The statistics for rejection rates on home loans are now over 30%. Around a third of all home mortgage loan applications are rejected at the first hurdle. This has resulted in a steady increase in the amount of mortgage loans completed by so called “sub-prime” companies in the USA ( currently out of all home loans approved over 34% are issued by sub-prime lenders).
Why is it that some people get their mortgages approved with no problems whereas others often struggle, seemingly having to negotiate obstacles set up by the mortgage finance company, even then not getting the loan they want and having to approach sub-prime lenders with higher rates? What is the difference between a successful application and a rejected one? What are main stream lenders looking for when they evaluate your application?
The reality of the situation is, that getting your home mortgage approved really depends on how closely your circumstances match the criteria set out by the lender. All lenders have a set of “rules” or “criteria” that are used in deciding whether or not to approve a loan. Obviously, all applicants should at least show themselves to be creditworthy and be able to provide documented proof to support this. The FICO score is a popular credit scoring method used by many lenders (but not all – some have their own in-house credit scoring system, although most work in much the same way). The FICO scale runs from 300 to 850. The vast majority of people will have scores somewhere between 600 and 800. Above 720 or so means you will be offered good terms on mortgages, loans and credit cards.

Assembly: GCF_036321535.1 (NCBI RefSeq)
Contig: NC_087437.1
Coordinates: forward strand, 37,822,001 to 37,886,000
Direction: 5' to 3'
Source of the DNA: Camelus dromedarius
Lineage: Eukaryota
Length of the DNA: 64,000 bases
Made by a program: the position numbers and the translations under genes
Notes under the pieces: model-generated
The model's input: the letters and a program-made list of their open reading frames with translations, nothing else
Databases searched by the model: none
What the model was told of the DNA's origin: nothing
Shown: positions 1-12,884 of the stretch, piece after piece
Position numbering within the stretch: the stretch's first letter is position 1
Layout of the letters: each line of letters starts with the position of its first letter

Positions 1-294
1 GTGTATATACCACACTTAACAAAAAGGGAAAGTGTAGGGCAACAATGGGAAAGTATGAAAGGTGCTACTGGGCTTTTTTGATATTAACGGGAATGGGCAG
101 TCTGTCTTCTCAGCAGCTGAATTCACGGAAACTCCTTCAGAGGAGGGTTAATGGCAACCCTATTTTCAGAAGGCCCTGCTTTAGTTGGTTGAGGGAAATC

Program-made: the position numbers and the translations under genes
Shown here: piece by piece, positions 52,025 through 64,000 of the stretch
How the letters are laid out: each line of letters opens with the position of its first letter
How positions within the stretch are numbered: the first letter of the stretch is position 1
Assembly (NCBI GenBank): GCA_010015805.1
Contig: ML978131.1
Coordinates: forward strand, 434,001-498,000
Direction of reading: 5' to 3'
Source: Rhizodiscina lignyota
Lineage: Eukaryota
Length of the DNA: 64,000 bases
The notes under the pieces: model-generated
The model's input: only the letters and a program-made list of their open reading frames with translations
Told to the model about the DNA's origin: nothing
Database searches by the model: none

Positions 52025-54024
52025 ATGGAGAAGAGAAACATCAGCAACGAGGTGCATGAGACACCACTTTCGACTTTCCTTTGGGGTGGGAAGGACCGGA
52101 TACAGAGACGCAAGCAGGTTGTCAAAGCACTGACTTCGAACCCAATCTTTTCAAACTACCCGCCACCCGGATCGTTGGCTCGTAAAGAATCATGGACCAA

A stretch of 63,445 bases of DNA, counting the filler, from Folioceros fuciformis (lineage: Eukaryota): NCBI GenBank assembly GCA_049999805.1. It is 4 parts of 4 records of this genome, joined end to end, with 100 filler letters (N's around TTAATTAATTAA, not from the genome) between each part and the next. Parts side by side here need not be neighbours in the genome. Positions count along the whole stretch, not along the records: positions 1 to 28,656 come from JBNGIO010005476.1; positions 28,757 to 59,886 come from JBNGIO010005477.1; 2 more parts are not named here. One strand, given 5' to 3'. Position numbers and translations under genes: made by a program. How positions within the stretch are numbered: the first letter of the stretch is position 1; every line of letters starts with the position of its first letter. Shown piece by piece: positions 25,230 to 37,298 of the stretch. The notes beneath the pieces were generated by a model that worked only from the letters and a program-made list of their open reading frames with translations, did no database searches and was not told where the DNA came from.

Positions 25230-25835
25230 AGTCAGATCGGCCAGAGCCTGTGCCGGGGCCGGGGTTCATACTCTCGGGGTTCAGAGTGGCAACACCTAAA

Nowadays all lenders have a credit scoring system for aspects of your background, your credit “score” is derived from your background in the following areas:-
1) Credit History – The next indicator of your credit-score is your existing payment history, i.e. your credit card and loan repayments. if your credit file shows you have been making timely payments towards existing debt then this increases your score. However, too much existing debt on credit cards or loans can obviously count against you. Generally, lenders are most interested in the last six months of payments made, so, if you have had any “hiccups” in last 6 months perhaps you should postpone your loan application and make your credit as clean as possible.
2) Employment background – Generally speaking, for best chance of approval, you should have been in continuous employment for at least 2 years, preferably with same employer but at the very least within the same industry. In the lenders eyes this vastly reduces the chances of you being unemployed and shows some stability in employment – lenders love stability!
3) Existing commitments – Your income dictates the amount of repayments you can support. As a rough rule of thumb, finance companies say that a person’s total monthly liabilities should not be greater than 42% of his or her net monthly earnings. It is worth spending a few minutes checking this out yourself, it could mean that in order to qualify for your mortgage loan, you may need to reduce your monthly repayments to make the proposal acceptable to the lender.
Many lenders now offer a “pre-approved” home loan if you might there standard criteria, the benefits can include a written 120-day commitment which gives you extra leverage to negotiate with sellers with written proof of an approved mortgage amount. It would be wise seek this approval before making any commitments or even viewings to avoid disappointment.